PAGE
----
This well supplies water for cooking, cleaning and drinking. During times of drought, other farmers also use this well.
Such abundance of water is extremely rare in these parts, and is the reason why farmers from throughout the region, as well as Malawi, Mozambique, Zambia, Swaziland, and as far as Germany and Japan, have come to see his work. Since 1997, over a thousand visitors from outside this region have visited his remote farm, and local visitors are so frequent and numerous, that he has ceased to count them.
Visitors are eager to learn about how Phiri's designs work, and how they too can cultivate a similar abundance on their farms. Most importantly, they are seeking ways to escape the cycles of drought and erosion that so many farmers face.
Phiri speaks with a fellow farmer about strategies and techniques for soil and water management
With his terraces, pits, sand traps, ponds, and tanks, Phiri is consistently able to control more than 50 percent of the runoff from rain, while in most countries it is only possible to store and control 20-50 percent of the total runoff, according to water expert Sandra Postrel. In her 1998 publication, "Pillars of Sand," she describes the immediate link between ability to control run-off and food security.
Members of the Phiri homestead stand beside his thriving maize fields and a fishpond that he built.
Phiri has found a way to dramatically increase control of run-off, and has tripled his output with two more harvests a year than most farmers here see. In addition, the quality of his soil is conserved, providing long-term security in continued strong harvests.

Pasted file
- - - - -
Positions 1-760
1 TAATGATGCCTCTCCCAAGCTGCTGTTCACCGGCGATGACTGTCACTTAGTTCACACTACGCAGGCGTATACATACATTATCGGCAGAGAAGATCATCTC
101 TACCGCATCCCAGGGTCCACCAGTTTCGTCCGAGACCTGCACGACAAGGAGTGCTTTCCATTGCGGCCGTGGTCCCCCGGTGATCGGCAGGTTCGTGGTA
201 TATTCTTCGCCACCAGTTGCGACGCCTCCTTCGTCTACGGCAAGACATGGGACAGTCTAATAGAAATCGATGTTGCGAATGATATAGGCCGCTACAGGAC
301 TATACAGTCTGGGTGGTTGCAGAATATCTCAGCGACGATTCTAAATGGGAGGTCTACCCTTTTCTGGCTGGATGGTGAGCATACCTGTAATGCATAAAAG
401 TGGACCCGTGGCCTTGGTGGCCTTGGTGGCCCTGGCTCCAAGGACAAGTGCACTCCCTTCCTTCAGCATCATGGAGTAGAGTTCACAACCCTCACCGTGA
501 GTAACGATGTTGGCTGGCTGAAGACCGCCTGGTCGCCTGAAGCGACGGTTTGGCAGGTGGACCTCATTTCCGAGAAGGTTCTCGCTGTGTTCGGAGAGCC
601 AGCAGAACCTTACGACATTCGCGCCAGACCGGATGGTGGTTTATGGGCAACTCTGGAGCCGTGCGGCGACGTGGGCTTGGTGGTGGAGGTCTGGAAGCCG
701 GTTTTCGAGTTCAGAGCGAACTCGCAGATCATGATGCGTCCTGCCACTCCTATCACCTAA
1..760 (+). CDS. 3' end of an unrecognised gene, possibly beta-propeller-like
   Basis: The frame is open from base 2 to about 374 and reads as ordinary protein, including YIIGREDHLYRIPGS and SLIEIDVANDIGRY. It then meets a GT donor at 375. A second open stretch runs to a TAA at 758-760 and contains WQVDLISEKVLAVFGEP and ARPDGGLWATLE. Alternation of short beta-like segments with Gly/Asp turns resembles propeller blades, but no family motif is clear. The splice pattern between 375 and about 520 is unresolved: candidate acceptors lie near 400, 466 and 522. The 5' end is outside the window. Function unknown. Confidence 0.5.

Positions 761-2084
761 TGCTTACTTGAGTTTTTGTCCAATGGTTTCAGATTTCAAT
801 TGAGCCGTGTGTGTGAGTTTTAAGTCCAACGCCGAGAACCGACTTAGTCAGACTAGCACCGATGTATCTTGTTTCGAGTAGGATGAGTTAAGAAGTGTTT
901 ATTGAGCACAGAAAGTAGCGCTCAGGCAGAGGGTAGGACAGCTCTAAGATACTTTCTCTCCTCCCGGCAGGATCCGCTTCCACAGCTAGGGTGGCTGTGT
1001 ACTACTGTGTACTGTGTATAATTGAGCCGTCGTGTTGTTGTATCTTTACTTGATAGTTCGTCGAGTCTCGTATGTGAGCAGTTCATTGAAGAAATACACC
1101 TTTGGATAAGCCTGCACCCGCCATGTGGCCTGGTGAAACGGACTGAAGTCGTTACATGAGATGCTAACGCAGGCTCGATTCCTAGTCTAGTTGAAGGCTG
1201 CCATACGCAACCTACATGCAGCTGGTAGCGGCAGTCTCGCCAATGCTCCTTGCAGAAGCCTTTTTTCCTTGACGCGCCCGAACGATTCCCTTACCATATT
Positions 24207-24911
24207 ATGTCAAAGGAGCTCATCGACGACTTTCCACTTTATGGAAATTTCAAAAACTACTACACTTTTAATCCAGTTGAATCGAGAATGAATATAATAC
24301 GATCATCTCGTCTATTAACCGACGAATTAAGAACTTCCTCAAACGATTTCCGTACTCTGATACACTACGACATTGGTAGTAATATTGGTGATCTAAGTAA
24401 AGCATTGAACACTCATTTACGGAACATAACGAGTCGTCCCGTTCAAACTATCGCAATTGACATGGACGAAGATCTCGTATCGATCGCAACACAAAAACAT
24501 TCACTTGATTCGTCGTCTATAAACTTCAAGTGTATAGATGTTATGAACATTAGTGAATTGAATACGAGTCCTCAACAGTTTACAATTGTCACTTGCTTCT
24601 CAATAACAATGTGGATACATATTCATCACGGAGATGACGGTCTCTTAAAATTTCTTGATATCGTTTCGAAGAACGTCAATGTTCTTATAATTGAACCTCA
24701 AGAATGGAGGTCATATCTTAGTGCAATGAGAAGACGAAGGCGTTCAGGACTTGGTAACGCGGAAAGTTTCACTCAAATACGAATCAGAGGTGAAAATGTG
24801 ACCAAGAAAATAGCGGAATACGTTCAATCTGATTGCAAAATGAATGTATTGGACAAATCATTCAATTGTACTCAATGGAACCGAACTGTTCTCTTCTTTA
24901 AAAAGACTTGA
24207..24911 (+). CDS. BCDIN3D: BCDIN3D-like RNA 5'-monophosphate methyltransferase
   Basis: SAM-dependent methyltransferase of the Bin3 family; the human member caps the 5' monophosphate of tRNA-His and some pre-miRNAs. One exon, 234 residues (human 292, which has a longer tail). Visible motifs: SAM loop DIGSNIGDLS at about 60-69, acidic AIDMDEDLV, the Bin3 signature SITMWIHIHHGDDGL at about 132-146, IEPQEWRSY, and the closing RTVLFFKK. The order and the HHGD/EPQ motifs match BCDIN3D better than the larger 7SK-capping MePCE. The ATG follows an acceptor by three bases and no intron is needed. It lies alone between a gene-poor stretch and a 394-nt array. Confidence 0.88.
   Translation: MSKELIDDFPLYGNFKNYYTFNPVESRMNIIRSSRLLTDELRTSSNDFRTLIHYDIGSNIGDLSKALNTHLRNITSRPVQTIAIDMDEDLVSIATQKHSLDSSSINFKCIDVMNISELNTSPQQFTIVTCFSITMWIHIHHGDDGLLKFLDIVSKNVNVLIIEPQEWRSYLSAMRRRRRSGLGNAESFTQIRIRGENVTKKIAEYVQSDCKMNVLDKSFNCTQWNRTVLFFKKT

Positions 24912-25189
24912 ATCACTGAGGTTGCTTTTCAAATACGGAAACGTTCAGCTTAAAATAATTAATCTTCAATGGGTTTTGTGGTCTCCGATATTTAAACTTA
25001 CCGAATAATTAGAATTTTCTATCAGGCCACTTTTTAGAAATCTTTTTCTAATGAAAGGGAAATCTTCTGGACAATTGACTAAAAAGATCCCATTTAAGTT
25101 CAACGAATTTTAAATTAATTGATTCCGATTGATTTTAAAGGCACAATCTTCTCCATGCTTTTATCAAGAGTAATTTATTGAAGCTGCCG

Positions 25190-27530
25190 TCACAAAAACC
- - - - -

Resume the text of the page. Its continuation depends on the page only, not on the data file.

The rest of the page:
With his water harvesting techniques, Phiri is able to accumulate enough water in a good rainy season (at least three heavy rainfalls) to see him through two years of drought. In 1991 and 1992, Zimbabwe suffered a severe drought, and it was then that Phiri's strategies began to receive greater attention, as his crops thrived while others' were lost.
Not content to enjoy the fruits if his labor alone, Phiri has made his farm into a living university for other farmers, attracting them from farms throughout the region and from around the world. In 1988, he was recognized by Oxfam for his work and received the initial funding he needed to start the Zvishavane Water Project (ZWP).
The ZWP helps communities with projects such as dams, fishponds, roof rainwater tanks, reforestation, livestock improvement, and cooperative vegetable gardens. Its work spreads throughout communities in the two districts of Zvishavane and neighboring Chivi. Based on the belief that water and soil are of primary importance for these rural communities, the ZWP staff is dedicated to teaching others how to manage their precious soil and water resources.
Phiri's innovations have been noted in news periodicals in Zimbabwe and in the Sustainable Agriculture Extension Manual published by the International Institute of Rural Reconstruction in 1998. His work may also soon be featured in a book entitled The Water Harvester: Memoirs from Zimbabwe. Phiri was recognized for his innovative work and elected as an Ashoka Fellow in 1997.
To say that Zepheniah Phiri's success as an innovator is purely the result of his creativity and hard work would be to oversimplify. A deeply spiritual man, Phiri is driven by a commitment to honoring and conserving land and water for its spiritual value. To him, faith in God translates into a deep respect for the bounty that can be drawn from nature.